False Solution, the final play in Oren Safdie's trilogy (Private Jokes, Public Spaces and The Bilbao Effect) on contemporary architecture is finally set to take the stage on June 13th in New York City. The play will be followed by an official press opening on June 16th at the off-Broadway experimental theatre, La MaMa ETC in Manhattan. Oren Safdie, son of internationally esteemed architect Moshe Safdie, is a Canadian-American-Israeli playwright with a strong background in both architecture and fictional writing (he graduated with a Master’s in both subjects from Columbia University). Even after having turned to a career in writing it was clear that architecture would remain flowing through Oren’s blood. Both of Safdie’s earlier works Private Jokes, Public Spaces and The Bilbao Effect enjoyed great success off-Broadway and received positive acclaim from play-goers and the press. His latest work False Solution tells the impassioned story of a German-Jewish architect who is tasked with the job of designing a new Holocaust museum in Poland. His clear vision for the new institution quickly unfurls as he spends an exhilarating night with his bold and striking intern, a first-year architecture student, who exposes him to a whirlwind of ideas and drives him to entirely rethink his design approach. As a result of their intimate night together the architect finds himself questioning everything he stands for and is inevitably forced to reflect on the roles that religious identity, sexual politics, and the effects of war play in the creative process.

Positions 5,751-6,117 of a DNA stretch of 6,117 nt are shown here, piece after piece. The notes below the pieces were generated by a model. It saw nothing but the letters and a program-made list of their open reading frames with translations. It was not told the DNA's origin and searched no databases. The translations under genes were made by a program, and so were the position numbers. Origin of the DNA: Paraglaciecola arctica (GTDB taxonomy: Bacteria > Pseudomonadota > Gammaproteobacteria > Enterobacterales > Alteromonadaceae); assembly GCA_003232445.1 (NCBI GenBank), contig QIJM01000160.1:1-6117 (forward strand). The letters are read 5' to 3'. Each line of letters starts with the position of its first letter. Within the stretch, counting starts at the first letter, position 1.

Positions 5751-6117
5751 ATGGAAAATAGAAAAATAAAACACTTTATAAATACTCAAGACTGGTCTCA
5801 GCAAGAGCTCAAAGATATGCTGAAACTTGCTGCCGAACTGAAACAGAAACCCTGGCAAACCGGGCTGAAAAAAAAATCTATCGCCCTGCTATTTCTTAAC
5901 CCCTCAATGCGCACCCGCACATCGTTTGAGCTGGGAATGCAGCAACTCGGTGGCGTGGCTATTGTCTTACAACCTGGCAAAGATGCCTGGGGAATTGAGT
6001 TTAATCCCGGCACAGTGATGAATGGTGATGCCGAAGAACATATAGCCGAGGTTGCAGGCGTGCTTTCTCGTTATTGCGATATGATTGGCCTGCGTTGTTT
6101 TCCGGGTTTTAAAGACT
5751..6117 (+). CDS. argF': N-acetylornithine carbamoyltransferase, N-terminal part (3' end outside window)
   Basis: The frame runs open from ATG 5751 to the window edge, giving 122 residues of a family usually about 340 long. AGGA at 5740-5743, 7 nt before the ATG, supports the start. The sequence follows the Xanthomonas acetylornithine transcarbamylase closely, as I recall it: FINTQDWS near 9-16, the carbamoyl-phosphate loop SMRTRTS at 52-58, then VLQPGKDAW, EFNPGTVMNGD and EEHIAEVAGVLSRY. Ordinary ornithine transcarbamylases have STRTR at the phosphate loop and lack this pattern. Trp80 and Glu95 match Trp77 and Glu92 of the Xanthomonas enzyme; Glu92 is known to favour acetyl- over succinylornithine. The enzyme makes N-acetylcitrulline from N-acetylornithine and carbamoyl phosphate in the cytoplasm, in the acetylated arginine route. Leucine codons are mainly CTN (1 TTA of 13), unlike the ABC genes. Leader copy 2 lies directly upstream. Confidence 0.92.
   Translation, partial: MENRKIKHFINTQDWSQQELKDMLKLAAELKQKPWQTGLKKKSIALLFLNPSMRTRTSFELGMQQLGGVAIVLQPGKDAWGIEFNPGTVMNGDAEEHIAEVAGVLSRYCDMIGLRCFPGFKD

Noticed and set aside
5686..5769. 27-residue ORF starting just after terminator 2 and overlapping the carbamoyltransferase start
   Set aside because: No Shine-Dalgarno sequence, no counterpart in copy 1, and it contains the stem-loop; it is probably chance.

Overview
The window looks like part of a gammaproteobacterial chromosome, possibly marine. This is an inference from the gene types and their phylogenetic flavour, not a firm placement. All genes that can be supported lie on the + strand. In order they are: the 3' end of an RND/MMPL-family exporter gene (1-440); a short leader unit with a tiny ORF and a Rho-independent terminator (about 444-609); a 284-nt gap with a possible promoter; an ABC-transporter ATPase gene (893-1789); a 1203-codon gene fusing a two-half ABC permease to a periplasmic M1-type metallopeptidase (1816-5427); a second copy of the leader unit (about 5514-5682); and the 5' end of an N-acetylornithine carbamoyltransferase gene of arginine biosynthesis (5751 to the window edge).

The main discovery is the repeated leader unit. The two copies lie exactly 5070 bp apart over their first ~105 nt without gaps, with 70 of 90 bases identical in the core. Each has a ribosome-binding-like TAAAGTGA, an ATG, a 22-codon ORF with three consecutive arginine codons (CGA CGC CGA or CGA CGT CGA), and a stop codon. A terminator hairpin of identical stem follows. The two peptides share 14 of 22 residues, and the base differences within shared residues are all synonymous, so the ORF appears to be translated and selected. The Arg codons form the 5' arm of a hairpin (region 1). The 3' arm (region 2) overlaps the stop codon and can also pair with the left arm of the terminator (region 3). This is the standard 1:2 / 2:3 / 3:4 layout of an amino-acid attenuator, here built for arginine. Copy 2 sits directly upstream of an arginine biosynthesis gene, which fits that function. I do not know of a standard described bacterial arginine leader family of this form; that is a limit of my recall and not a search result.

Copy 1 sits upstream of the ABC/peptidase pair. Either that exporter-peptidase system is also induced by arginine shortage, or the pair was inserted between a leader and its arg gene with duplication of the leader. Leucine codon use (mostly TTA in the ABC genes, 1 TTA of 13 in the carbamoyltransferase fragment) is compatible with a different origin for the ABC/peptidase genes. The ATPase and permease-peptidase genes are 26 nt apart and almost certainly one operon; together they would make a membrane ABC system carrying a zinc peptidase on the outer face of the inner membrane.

Tweeting Seat. Imagine if the public realm was able to reach out digitally and interact through the internet. Yanko Design spotted just such a bench by designer Christopher McNicholl which tweets about people sitting on the aptly-named @TweetingSeat. Two cameras -- one watching the bench and one looking outward -- continuously let curious people all over the world who is taking a break. Second in Line. The Wall Street Journal spoke with an anonymous philanthropist and architecture fan from Iowa who is looking for the world's second most famous architect. According to the story, the donor is willing to pony up $300 million to any city that does not hire Frank Gehry to design its art museum. "Don't get me wrong, I like iconoclastic, swoopy structures that look like bashed-in sardine cans as much as the next guy... I'm just saying we should give an architect not named Frank Gehry a chance." Ouch. Presidential Pritzker. Blair Kamin reports that President Obama and First Lady Michelle Obama will be in attendance at the Pritzker Prize award dinner for Portuguese architect Eduardo Souto de Moura. It's the first time a president sat in on the ceremonies since the Clintons dined with Renzo Piano in 1998. Also check out AN's exclusive Commentary and Q+A with Souto de Moura. Safdie's False Solution. Oren Safdie, playwright and son of architect Moshie Safdie, is making progress on the third part of his trilogy of architecture-themed plays and will be conducting a reading this evening in LA. A False Solution tells the story of of a Jewish-German architect whose resolve is shaken by a young intern after winning a Holocaust museum in Poland. (Via ArchNewsNow.)